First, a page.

In August 2022, the US Congress passed the Inflation Reduction Act (IRA), one of the biggest investments in clean energy technology development in history, and a major step towards reducing the US’ greenhouse gas emissions through technology and innovation. As we approach the 2023 year-end, we can see how the IRA is beginning to unfold and how effected businesses are beginning to respond.
Funding under the IRA includes key provisions that provide substantial tax benefits for clean energy investments. These funding provisions are so impactful that they may provide up to 50% of project costs. These include:
- The Advanced Manufacturing Production Tax Credit. The 45X credit provides a per-unit based tax credit for each domestically produced qualifying clean energy technology unit produced. Qualifying technology includes solar, battery and applicable critical minerals. Applicable critical minerals are defined further in IRC §45X(c)(6) but includes many potential qualified minerals taxpayers should consider.
- The Investment Tax Credit (ITC). The 48C, ITC provides a tax credit for investments in clean energy manufacturing facilities and equipment designed to reduce greenhouse gas emissions by at least 20%.
- The Federal Carbon Capture Tax Credit. The 45Q, CCTC provides a tax credit based on sequestered carbon dioxide per ton. The IRA increased the maximum credit amount for capturing and sequestering carbon oxide from $50 per metric ton to $85 per metric ton (and $180 per metric ton for carbon dioxide captured using direct air capture technology.
- EPACT 179D. Section 179D provides accelerated depreciation for upgrades in HVAC systems, lighting and building envelope. The IRA increased the maximum benefit from $1.80 per square ft. to as much as $5.36 per square foot (sq. ft.) in immediate deductions.
Advanced Manufacturing Production Tax Credit: 45X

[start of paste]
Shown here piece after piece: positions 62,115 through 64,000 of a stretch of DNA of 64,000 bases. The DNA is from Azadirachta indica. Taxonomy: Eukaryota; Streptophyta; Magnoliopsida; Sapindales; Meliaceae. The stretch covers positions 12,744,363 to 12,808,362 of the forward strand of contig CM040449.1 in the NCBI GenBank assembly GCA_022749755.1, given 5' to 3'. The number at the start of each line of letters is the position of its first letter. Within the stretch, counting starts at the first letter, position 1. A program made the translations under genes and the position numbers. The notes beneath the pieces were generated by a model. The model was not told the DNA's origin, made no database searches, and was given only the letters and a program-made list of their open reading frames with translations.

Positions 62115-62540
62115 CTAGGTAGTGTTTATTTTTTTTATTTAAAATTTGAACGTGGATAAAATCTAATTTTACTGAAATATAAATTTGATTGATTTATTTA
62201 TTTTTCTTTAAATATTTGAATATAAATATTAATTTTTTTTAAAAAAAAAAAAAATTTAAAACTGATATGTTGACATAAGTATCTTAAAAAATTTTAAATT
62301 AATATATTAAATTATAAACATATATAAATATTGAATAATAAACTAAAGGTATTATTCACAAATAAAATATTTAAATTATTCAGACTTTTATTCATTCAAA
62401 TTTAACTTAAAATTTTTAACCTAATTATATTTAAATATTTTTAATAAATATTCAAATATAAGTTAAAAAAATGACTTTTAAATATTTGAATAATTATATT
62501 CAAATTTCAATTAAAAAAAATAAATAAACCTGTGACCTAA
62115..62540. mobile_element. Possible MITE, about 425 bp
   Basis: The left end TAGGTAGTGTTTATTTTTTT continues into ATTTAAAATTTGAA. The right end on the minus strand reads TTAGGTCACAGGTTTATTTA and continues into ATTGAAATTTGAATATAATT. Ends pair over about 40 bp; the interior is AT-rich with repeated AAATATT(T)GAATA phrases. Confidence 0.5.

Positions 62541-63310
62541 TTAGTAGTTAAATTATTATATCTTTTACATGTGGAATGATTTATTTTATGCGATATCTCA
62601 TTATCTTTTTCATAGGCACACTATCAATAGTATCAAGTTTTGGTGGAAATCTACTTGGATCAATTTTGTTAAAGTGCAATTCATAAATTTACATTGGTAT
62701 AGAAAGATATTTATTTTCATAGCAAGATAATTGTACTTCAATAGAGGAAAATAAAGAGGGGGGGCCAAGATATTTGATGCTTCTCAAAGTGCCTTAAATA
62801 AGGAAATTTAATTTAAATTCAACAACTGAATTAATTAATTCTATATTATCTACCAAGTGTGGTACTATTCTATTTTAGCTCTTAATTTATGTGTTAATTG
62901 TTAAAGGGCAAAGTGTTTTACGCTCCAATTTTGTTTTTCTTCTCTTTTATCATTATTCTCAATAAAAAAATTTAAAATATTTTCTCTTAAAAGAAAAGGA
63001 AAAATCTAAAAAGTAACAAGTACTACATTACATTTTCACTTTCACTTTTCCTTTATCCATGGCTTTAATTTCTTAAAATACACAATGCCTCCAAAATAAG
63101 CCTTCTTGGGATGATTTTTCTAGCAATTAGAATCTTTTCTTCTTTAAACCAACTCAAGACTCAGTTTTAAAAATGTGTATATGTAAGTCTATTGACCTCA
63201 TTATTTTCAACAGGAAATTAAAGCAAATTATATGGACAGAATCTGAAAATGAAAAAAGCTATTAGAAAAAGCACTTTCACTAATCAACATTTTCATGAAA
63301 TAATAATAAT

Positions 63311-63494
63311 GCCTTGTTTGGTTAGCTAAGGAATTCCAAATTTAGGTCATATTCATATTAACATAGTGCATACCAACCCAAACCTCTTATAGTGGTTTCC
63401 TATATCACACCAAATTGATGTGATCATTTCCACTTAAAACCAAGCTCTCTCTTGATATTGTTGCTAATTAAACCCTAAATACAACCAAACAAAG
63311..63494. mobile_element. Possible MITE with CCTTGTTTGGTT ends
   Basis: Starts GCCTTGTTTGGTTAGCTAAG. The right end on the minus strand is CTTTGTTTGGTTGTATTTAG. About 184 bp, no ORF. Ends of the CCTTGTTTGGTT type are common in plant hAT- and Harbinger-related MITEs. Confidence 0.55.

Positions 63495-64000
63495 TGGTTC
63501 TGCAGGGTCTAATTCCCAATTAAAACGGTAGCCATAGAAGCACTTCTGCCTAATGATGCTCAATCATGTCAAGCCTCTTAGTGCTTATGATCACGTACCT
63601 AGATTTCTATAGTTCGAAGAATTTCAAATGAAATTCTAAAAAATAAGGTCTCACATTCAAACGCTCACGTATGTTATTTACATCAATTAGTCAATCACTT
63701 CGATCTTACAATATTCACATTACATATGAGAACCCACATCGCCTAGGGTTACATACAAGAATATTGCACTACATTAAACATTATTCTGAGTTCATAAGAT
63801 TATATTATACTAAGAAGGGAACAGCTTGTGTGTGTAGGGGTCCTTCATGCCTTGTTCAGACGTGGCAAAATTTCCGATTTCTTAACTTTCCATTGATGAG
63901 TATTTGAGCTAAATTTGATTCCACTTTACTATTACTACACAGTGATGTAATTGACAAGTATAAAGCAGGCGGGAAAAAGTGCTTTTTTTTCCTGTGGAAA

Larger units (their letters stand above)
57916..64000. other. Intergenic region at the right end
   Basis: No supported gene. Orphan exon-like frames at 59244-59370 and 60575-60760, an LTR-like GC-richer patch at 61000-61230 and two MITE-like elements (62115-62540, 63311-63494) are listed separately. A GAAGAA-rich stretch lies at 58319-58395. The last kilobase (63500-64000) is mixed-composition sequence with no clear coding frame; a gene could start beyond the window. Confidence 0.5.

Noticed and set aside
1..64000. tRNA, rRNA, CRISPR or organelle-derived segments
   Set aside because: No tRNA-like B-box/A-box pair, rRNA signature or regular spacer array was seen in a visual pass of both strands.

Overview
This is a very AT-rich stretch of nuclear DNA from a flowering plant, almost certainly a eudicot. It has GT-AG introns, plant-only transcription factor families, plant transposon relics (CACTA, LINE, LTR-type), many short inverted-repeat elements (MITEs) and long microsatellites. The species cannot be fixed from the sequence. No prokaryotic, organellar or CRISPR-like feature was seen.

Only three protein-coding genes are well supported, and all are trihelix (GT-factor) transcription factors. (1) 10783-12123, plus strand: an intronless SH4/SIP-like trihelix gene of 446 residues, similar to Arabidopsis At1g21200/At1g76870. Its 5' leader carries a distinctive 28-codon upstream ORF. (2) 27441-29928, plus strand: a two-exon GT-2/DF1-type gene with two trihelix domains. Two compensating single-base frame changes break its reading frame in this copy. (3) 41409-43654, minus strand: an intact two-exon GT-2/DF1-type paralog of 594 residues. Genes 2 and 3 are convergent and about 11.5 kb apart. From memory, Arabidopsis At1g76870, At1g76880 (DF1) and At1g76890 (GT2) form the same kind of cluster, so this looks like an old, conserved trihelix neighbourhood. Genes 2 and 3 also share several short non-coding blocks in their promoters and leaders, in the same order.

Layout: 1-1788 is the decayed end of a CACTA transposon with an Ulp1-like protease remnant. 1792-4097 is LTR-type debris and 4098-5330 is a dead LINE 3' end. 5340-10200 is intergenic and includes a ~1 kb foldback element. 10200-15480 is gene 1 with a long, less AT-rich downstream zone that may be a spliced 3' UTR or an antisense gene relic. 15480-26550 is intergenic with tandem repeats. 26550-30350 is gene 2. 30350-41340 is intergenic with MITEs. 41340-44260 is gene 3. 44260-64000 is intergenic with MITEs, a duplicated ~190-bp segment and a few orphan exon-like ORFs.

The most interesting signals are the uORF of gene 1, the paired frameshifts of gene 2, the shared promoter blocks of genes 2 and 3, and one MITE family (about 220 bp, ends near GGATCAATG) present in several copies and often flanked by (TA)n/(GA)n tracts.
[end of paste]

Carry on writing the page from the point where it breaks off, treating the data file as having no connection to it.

The 45X tax credit for solar and wind energy, inverters, batteries, and critical minerals, is a new tax credit introduced through the IRA. Section 45X provides both direct pay and transferability opportunities to monetize the IRC Section 45X credit. Direct pay is available to tax-exempt entities and to certain tax paying entities who elect for direct pay for the first five years after which they file the credit. Taxpayers may also transfer some or all of the credit to an unrelated third party.
Although these unique aspects of the 45X tax credit will go a long way towards stimulating investment, 45X cannot be used in conjunction with 48C. Taxpayers are closely weighing their options when choosing between incentives, and should conduct a cost benefit analysis based on the potential value of each incentive. While the 45X credit is an ongoing annual credit that can be claimed each year based on production expenditures of domestic components or critical minerals sold to an unrelated party, the Section 48C credit provides a one-time credit based on a taxpayer’s investment in a qualifying project. Given these differences, taxpayers should consider current and future cash needs as well.
Investment Tax Credit (ITC): 48C
The IRA provided $10B in funding for investments in clean energy manufacturing facilities and equipment designed to reduce greenhouse gas emissions by at least 20%. This funding was designed for disbursement in two rounds of $4b and $6b each. Guidance was released on May 31st for the first round of funding and included guidelines for concept papers and applications papers.